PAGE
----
Mr L Mashile (ANC) enquired why laptop and desktop computers were granted to schools, and Ms N Khunou (ANC) asked why electronic equipment was donated only to SAGDA. Mr Naidoo explained that all nine provinces were beneficiaries of redundant or partially used computers in working condition and that the electronic equipment donated to SAGDA were for the trainees there to repair as part of their training.

Mr S Farrow (DA) wondered why a huge sum of money was invested in Old Mutual and not in people, e.g. in training of aircraft mechanics.

Ms Khunou asked whether learnership programs lead to full employment at the CAA. Mr Naidoo replied that bursary students who completed their training were offered full employment. One woman who completed her training became the first Black aeronautical engineer. More money was spent on training than was reflected in the figures, e.g. the flight cost of sending someone to France to gain experience. The cost for the training of one pilot was in the order of R 1 million.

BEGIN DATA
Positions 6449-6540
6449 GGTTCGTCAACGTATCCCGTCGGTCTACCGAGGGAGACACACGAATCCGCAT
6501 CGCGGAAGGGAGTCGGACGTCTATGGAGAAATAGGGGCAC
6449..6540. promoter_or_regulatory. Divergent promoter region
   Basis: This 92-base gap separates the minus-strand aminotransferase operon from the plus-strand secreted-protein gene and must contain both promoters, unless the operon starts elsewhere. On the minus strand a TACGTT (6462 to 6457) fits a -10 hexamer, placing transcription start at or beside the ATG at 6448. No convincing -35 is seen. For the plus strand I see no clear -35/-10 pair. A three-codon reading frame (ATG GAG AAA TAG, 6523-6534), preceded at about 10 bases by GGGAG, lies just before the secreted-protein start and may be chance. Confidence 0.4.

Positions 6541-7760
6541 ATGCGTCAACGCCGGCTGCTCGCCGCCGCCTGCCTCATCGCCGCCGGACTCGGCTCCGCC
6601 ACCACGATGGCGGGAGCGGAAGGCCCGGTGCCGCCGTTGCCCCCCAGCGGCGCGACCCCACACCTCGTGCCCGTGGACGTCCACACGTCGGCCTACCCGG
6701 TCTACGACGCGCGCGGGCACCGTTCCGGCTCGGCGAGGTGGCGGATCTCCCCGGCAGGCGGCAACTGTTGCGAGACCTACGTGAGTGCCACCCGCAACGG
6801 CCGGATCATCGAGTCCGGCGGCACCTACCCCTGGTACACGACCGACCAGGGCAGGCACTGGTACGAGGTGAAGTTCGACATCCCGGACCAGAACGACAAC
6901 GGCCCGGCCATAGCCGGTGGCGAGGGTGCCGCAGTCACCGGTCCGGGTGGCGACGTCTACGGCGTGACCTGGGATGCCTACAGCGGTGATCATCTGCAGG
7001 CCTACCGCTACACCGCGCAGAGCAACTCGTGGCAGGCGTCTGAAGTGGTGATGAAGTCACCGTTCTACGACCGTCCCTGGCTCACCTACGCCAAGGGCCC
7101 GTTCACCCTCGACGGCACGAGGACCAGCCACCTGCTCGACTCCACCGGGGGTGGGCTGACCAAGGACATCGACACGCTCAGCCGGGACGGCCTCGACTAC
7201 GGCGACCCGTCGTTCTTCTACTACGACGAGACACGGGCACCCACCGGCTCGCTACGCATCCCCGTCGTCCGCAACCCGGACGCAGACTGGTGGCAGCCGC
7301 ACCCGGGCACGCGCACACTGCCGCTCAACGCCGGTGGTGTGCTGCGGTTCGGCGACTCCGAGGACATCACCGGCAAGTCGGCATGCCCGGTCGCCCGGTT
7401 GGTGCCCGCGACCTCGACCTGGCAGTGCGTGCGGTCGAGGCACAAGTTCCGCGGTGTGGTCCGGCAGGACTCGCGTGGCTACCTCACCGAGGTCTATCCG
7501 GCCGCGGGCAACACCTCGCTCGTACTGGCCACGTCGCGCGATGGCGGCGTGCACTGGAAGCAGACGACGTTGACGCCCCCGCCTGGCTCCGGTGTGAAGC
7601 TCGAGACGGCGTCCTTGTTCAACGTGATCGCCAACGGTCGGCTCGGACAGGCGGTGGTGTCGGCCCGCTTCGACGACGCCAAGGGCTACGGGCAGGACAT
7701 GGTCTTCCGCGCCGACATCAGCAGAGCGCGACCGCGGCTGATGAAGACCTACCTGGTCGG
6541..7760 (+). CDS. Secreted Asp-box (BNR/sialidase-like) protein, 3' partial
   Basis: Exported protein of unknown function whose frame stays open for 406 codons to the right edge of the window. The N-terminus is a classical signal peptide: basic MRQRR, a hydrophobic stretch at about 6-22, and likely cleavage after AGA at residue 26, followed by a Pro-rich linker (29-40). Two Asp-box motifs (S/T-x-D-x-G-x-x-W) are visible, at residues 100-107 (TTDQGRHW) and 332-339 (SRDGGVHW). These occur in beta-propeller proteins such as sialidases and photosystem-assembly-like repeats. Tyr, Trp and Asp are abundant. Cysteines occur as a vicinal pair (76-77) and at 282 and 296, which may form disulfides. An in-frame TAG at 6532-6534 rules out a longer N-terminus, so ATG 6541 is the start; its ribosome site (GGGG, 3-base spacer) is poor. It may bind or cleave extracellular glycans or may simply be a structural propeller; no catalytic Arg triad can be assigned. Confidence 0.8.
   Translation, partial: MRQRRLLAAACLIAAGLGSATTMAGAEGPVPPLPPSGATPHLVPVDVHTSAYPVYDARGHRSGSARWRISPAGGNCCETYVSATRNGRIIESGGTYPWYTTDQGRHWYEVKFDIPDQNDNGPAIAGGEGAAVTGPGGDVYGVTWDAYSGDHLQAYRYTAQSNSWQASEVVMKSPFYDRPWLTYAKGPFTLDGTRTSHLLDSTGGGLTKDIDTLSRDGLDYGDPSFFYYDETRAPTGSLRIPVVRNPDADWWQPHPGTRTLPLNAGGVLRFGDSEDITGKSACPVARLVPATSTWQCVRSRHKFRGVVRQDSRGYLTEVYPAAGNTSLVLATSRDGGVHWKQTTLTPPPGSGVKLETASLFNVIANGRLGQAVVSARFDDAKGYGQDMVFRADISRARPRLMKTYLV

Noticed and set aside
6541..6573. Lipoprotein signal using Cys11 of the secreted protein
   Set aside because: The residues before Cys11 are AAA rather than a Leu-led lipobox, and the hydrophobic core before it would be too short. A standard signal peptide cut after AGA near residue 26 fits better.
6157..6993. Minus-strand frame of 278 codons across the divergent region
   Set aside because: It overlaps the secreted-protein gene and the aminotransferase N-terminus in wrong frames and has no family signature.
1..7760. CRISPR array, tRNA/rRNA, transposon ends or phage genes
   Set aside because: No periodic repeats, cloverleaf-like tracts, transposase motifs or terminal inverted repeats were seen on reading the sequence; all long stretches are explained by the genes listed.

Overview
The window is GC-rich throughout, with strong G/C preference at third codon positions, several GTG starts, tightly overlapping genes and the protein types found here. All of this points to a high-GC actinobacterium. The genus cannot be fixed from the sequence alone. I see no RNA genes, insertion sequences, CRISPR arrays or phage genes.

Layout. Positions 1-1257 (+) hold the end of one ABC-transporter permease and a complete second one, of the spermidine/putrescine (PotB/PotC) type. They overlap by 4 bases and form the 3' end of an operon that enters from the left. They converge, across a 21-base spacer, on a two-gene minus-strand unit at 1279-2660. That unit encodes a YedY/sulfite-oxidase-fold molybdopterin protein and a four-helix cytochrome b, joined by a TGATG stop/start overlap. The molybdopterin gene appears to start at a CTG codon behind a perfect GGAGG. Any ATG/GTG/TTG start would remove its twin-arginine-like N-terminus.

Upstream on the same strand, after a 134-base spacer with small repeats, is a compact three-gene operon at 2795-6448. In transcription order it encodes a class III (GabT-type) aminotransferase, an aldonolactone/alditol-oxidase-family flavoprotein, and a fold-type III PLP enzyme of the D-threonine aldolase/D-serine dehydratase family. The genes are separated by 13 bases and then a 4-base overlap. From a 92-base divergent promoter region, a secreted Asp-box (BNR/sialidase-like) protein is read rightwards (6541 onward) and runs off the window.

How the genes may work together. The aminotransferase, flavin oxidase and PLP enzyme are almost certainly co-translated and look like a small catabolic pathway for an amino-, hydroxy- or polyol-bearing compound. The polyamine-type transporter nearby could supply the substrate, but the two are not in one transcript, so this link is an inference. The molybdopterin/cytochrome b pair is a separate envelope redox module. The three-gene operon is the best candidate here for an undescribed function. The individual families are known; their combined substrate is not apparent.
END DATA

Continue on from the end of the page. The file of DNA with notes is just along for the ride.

Mr Farrow remarked that inspections were not taking place as required. Capt Reiling replied that of the 9000 aircraft in South Africa, 4800 were recreational aircraft such as microlites and hanggliders which were overseen very effectively by the Aero Club of South Africa.

Ms Khunou enquired whether Blacks, and women in particular, were trained as pilots. Capt Reiling replied that lack of relevant experience required deepening of skills. CAA was not abusing government subsidies for ineffective training programmes. They had a close relationship with TETA (Transport Education and Training Authority) and developed training material together.